Georgia woos a second electric vehicle plant with $5.5 billion Hyundai factory
Another giant electric vehicle plant is coming to Georgia.
Hyundai announced Friday it is planning a manufacturing facility for EVs and electric vehicle batteries in Bryan County, near Savannah. The company says it’s a $5.54 billion dollar investment, expected to create about 8,100 jobs, and pull in another billion dollars’ worth of investment from suppliers.
Hyundai executives gathered with state and local officials at the currently undeveloped site in Bryan County on a sweltering afternoon to make the deal official.
Jay Chang, president and CEO of Hyundai Motor Company, thanked Bryan County for the “warm welcome,” to chuckles from the crowd of people in suits, sweating in the tent.
“This new high tech EV plant represents the future of our business,” Chang said.
It’s the second big EV manufacturing announcement for Georgia in the span of six months. Late last year, Governor Brian Kemp trumpeted another electric vehicle plant as the largest business announcement in state history.
The Hyundai deal is bigger.
“I have the privilege, for the second time in the same fiscal year, of welcoming the largest economic development project in our state’s history,” Kemp said at the event in Bryan County.
Electric truck and van maker Rivian plans to build its $5 billion factory east of Atlanta, employing as many as 7,500 people.
Rivian is getting $1.5 billion in incentives for that project. Some people who live in the area have pushed back, with concerns about how the massive factory will change the character or affect the environment of the rural community.
The state has been working to attract the growing electric vehicle industry. Last summer, Kemp created the Georgia Electric Mobility and Innovation Alliance, an economic development initiative meant to bring more EV manufacturing and tech development to the state.
At the event, Kemp called Georgia “the unrivaled leader in the nation’s emerging electric mobility industry.”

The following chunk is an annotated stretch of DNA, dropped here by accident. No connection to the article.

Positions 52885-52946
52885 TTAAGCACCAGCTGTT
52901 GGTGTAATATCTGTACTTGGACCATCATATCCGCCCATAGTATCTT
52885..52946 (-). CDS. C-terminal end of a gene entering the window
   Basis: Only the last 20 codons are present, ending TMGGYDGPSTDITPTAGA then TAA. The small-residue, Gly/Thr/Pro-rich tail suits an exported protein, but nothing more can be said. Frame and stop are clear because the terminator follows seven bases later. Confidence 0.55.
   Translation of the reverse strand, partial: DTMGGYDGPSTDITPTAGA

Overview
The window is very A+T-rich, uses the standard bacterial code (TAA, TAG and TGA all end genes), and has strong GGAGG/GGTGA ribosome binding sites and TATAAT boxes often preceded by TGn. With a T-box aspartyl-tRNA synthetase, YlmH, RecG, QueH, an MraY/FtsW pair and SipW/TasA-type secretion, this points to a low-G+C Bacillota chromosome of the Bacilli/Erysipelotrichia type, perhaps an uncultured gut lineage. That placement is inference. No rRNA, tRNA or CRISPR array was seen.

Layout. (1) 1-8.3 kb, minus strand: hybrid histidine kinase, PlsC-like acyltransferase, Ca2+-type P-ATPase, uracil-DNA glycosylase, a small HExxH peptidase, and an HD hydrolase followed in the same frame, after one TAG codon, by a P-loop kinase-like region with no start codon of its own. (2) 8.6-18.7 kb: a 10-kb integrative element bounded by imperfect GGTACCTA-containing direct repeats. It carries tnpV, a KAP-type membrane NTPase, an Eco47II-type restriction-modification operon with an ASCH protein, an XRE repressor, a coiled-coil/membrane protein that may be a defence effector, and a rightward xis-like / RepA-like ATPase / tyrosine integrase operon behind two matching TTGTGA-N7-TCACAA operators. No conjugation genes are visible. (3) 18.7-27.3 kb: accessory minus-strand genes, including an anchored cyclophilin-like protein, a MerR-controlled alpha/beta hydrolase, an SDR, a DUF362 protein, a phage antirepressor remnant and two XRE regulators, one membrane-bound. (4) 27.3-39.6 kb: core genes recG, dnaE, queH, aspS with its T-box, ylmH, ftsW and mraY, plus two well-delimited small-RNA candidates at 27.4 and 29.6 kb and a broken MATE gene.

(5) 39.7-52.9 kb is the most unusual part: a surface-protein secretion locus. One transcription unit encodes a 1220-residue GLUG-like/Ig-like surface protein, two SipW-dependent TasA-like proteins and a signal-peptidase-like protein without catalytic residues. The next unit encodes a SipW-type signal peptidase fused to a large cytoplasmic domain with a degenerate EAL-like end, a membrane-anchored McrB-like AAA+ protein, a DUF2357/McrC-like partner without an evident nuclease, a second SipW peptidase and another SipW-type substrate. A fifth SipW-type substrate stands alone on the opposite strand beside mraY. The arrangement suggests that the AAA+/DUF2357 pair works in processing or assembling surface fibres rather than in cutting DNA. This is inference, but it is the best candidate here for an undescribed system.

Electric vehicles have also been a priority for President Biden as part of his effort to address climate change. The transportation sector is the largest source of greenhouse gas emissions in the country, according to the U.S. Environmental Protection Agency.
Biden announced a $5 billion plan to expand the EV charging network nationwide over the next five years. Earlier this month, the U.S. Department of Energy said it would put more than $3 billion into expanding domestic production of batteries.
Biden, who’s in South Korea, will meet with the CEO of Hyundai in Seoul before he leaves on Sunday, according to national security advisor Jake Sullivan. Sullivan told reporters on Air Force One that the president will “have the opportunity to say thank you for this significant investment that will occur in the United States.”
U.S. Sen. Jon Ossoff, D-Ga., traveled to Seoul last year for meetings to try to bring more manufacturing — especially clean energy manufacturing — to Georgia. While there, he met with Hyundai officials, including the chairman.
“This multibillion-dollar opportunity for Georgia will create thousands of jobs and grow Georgia’s reputation as a world leader in automotive and clean energy manufacturing,” Ossoff said in a news release.
Georgia is also home to manufacturing facilities for Korean electric vehicle battery maker SK and Hanwha’s Q Cells solar plant.
While Georgia has welcomed the growth of the clean energy industry, it has done little, politically, to address climate change, and it’s not particularly friendly towards electric vehicle drivers. A state tax credit for people buying new electric vehicles was allowed to sunset, and was replaced with an additional fee charged to EV owners in Georgia.
The Bryan County facility will be Hyundai’s second in Georgia, after the Kia plant in West Point. The new plant will be built at a 2,200-acre site off of 1-16 in Ellabell, Ga. The state and a coastal development authority bought the property a year ago, with hopes of attracting big industry.
Emily Jones contributed to this report.